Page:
By Axel Kicillof *
At this point, no one can turn a blind eye to the fact that Macri’s government is implementing a classic orthodox adjustment program. Nor can anyone deny that he has decided to use the alleged “heavy legacy” received from Cristina as an excuse for his economic plan.
Of course, what has been happening in the first two months in office contrasts sharply with what was promised during the campaign. For example on 17 November in the program of Jorge Rial, he promised: “We will not devaluate, that is a lie.” Or when a newly assumed Prat-Gay, on December 12, said: “Argentina is in good condition (…) there are no emergencies (…) We have been left a complicated legacy but it cannot be compared to other times in this country”; as he denied any plans to “overwhelm” with “a series of measures”.
In Argentina’s history, major adjustment plans were always preceded by a serious and obvious economic crisis. The proposals were inevitably to make a big sacrifice to get out of a big mess. So finance ministers became famous with phrases like “we have to get through the winter”; “Who bets on the dollar, loses”; “I spoke with my heart and they answered me with their pockets”; “Convertibility will bring more than six decades of growth and prosperity in Argentina”; “Whoever deposited pesos will receive pesos, whoever deposited dollars will receive dollars.”
The little detail is that Macri’s government did not receive an economy in crisis, far from it. Not that I am the one to say it –since I have a personal investment in this as former minister of economy – , but it is what absolutely each and every private consultant show. During 2015, Brazil’s economy contracted by nearly 3 percent, for instance. But for Argentina 2015 it was not a recession year. According to consulting Ferreres, the economy grew 1.7 percent, industry and investment 1.1 1 percent. For the IMF, growth was 1.5 percent. That is, the economy was not stagnant or falling, even for critics of the government of Cristina. Neither suffered an inflationary acceleration. Moreover, all private consultants recognized that inflation had been falling sharply since 2014. According to Elypsis, in the comparison January-November 2014 with the same period in 2015, inflation had fallen from 31.4 to 18.2 percent, a marked downturn of 13.2 percent. Statistics from the City of Buenos Aires showed the same, as inflation went from 33.6 percent in 2014 to 19.7 in 2015, the slowdown was 13.9 in a year. Even the Congress IPC measured 33.5 percent to 20.4, a decrease of 13.1 percent. On December 10, reserves were at 25 billion dollars, after making in October the largest payment of the decade: 5.9 billion dollars from Boden 15. Nestor Kirchner in 2003 received 11 billion reserves and it took him 3 years to get them to 25,000.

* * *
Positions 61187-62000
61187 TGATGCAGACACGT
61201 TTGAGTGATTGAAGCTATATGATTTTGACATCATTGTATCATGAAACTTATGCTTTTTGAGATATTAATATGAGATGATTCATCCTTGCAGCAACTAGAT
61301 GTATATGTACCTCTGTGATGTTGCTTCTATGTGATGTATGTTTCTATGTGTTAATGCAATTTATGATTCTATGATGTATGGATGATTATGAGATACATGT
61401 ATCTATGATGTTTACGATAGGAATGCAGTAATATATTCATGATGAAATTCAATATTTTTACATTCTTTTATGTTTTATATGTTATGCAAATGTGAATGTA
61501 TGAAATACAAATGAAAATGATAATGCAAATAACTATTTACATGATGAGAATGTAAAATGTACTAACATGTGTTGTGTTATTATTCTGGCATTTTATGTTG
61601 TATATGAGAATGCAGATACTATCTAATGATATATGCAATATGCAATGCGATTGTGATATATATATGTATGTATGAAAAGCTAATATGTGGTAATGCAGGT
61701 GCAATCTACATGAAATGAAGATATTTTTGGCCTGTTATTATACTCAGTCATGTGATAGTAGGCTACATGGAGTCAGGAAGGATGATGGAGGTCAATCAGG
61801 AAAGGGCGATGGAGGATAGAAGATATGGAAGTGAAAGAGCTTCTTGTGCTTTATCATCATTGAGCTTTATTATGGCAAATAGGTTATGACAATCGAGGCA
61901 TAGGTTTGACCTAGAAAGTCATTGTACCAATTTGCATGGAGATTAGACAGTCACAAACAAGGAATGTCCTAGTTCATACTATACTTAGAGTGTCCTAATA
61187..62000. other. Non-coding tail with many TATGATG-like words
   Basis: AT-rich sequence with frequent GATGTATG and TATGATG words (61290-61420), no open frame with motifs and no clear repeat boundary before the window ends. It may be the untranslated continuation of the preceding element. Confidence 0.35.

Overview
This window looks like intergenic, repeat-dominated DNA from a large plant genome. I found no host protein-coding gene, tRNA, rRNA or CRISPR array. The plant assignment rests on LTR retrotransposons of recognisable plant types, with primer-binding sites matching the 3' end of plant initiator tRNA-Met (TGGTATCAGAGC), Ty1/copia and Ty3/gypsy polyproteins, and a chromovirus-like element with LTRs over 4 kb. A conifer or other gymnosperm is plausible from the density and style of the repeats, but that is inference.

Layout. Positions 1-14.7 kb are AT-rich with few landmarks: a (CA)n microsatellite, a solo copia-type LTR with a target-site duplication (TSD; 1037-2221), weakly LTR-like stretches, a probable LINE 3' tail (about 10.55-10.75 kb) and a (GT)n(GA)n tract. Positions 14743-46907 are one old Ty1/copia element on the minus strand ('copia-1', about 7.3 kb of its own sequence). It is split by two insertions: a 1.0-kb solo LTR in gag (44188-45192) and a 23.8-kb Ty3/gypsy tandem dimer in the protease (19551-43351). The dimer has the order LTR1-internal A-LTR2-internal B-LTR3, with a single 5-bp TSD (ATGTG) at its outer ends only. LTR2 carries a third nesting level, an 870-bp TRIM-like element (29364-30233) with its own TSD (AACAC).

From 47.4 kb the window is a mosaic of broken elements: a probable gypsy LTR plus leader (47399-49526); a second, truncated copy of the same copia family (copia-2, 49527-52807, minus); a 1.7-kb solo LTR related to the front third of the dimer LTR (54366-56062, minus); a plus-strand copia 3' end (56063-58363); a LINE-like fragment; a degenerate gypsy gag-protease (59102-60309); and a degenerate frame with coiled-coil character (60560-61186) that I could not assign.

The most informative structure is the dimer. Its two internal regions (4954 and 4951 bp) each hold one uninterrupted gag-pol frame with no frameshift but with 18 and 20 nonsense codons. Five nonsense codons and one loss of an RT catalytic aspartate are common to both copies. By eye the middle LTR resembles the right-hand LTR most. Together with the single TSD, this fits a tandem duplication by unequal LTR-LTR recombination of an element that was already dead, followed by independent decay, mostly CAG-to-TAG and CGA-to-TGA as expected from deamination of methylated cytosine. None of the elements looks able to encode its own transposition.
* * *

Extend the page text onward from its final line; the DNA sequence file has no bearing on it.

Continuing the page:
In short: no increase in unemployment or decline in activity or accelerating inflation, not drastic fall in reserves. The crisis is not seen anywhere. But Macri and his orthodox economic team were determined to apply their economic policy adjustment at all costs.
One addition to this huge marketing construction: the fiscal deficit. Many times in the history of Argentina there had been deficits and insolvency of the Federal Government. This leads to late – if effective at all – payment of pensions, state salaries, money to provinces. None of that was the case. By contrast, after taking office, the government of Macri began to fulfill his campaign promises “forgiving” taxes on concentrated sectors such as soy producers, or mining companies and subsidizing others, such as oil. Clearly, there were no cash flow problems. Therefore, the pressing fiscal deficit became plainly a huge lie, to justify the adjustement policy Macri would implement anyway, as recognized by Prat-Gay himself in his second press conference on January 13.